roseycats
Dayton, OH

March 14, 2012
7:58 AM

Post #9042313

I have a lot of probelms with weeds and don't have the energy and or time to keep up with everything. I'm just about ready to give it all up.
OutsidePlaying
Laceys Spring, AL
(Zone 7a)

March 14, 2012
8:53 AM

Post #9042388

I voted too many weeds, but I could have and should have voted other as I never have enough time to do what I want & need to do. No matter how much mulch, Preen, soil conditioning and other stuff I do, weeds are there, but that's country living for you. I have a lot of beds, sun and shade, and keep adding and tweaking. And then spring and summer comes and it's time to work the veggie garden. Then it's on to the next battle with the deer, possums and other unknown critters that rob the garden (fending to be improved this year I hope). Maybe I need to stop - ;~) Not happening by the way. Bermuda (wild or other) is another story. I've dug enough of this stuff to sod a city yard somewhere. Happy gardening.

NancySLAZ

NancySLAZ
Sun Lakes, AZ
(Zone 9a)

March 14, 2012
10:55 AM

Post #9042555

Too much sun (one word, Phoenix!), not enough water and not enough time. It's a wonder I can grow anything!

meezersfive

meezersfive
waukesha, WI
(Zone 5a)

March 14, 2012
11:27 AM

Post #9042596

I hesitate to say these, but ...too much garden. We've got a full acre and beds everywhere, which are over whelming when I am less and less capable of bending, and getting up and down easily. We've laid weed block and planted lots of perrenials but it's still a lot of work. I'm looking out now and see all the spring clean-up and am getting tired even contemplating what needs doing.

It will get done.
Cearbhaill
Russell, KY
(Zone 6b)

March 15, 2012
5:22 AM

Post #9043341

Weeds.
I have all the time in the world but am not getting any younger and I have a very large yard with many large ornamental beds.
During the spring gardening season I try and spend at least four hours a day weeding.
By summer I am tired and will likely use herbicides.

It is a young garden as we only moved here in '07 and as I had so much space I was forced to buy small plants.
So I hope that as things continue to fill in my weeding chores will diminish.
birder17
Jackson, MO
(Zone 6b)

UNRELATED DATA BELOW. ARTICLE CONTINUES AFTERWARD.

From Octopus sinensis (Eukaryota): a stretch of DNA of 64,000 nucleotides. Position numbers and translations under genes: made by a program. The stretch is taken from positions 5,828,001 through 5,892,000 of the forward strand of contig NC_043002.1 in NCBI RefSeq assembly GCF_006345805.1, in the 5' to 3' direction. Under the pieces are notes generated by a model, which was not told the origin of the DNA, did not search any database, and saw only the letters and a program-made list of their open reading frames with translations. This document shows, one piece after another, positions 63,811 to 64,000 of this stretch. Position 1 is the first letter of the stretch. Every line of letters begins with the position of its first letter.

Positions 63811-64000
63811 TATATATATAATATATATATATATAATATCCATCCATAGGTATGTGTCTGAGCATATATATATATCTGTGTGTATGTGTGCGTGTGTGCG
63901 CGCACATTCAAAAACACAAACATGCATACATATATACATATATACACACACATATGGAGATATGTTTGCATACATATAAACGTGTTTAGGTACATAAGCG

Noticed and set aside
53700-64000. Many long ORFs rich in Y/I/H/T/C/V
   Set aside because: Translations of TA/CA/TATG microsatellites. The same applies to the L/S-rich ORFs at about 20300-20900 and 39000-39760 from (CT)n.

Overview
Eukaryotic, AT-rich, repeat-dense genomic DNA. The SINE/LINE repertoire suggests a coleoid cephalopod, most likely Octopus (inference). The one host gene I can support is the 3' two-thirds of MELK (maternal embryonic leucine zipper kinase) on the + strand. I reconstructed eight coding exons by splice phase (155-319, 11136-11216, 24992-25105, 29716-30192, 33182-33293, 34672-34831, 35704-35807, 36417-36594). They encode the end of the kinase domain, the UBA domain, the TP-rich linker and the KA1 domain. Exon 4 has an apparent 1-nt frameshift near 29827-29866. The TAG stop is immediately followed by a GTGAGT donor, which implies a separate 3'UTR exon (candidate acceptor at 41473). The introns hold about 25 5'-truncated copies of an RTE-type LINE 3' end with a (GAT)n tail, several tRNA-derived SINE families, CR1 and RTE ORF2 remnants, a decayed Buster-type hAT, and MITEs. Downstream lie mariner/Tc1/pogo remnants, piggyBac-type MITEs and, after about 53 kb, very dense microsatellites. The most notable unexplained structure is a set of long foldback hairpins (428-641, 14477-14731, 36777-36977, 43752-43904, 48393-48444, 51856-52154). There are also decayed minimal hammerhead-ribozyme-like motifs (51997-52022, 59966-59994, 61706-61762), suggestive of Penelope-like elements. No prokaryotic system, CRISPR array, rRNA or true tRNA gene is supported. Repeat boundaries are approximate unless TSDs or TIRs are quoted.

March 15, 2012
7:03 AM

Post #9043479

Weeds are a problem for me. This year, I am pulling the weeds once, then putting down Preen in most beds. Some, I am leaving as I want re-seeding. I almost think it's easier to pull weeds, preen, and start annuals in containers, and then plant out--or buy a few six packs. Although, six packs have become four packs and keep increasing in price.
frogymon
Mesa, AZ
(Zone 9a)

March 15, 2012
7:04 AM

Post #9043483

Between lining my beds with weed blocker fabric and using at least 2" of bark mulch, weeding my beds isn't an issue, it's the lawn that has the problem.

HoneybeeNC

HoneybeeNC
Charlotte, NC
(Zone 7b)

March 15, 2012
8:56 AM

Post #9043625

Burmuda grass It took us a few years, but we did get rid of it by digging out every single tiny piece of root!

As to my vote: Poor Soil! We have hard red Carolina clay.

After ridding ourselves of the Burmuda grass we put in raised beds. Now we enjoy a grass-free existance and lovely fresh, organically grown vegetables.

As to weeds - we smother the walkways with fall leaves to a depth of 6" or more. No more weeds!

Thumbnail by HoneybeeNC
Click the image for an enlarged view.

OutsidePlaying
Laceys Spring, AL
(Zone 7a)

March 15, 2012
2:12 PM

Post #9043956

I love your beds, Honeybee. In part of my garden, I've mulched the paths with weed barrier cloth and pine straw and kept the raised beds for cutting garden and perennials. I'm thinking I may do the same with the veggie part one of these days and hopefully minimize the weeding there too. DH thinks he needs to till every year and I keep telling him 'no'.
greentoo
Carpinteria, CA

March 15, 2012
2:28 PM

Post #9044000

N.E. exposure in most of my garden means no sun or little reflected light in winter. I plant Clivias, Geranium 'Biokovo', almost any Bromeliad, Tasmanian Tree Fern, Leucojum aestivum, black mondo grass, maidenhair fern. These plants compete with one or another predominating as the light levels change with the seasons. I am in coastal So. California.

Cville_Gardener

Cville_Gardener
Highland Rim of TN
United States
(Zone 7a)

March 15, 2012
3:17 PM

Post #9044050

meezersfive wrote:I hesitate to say these, but ...too much garden. We've got a full acre and beds everywhere, which are over whelming when I am less and less capable of bending, and getting up and down easily. We've laid weed block and planted lots of perrenials but it's still a lot of work. I'm looking out now and see all the spring clean-up and am getting tired even contemplating what needs doing.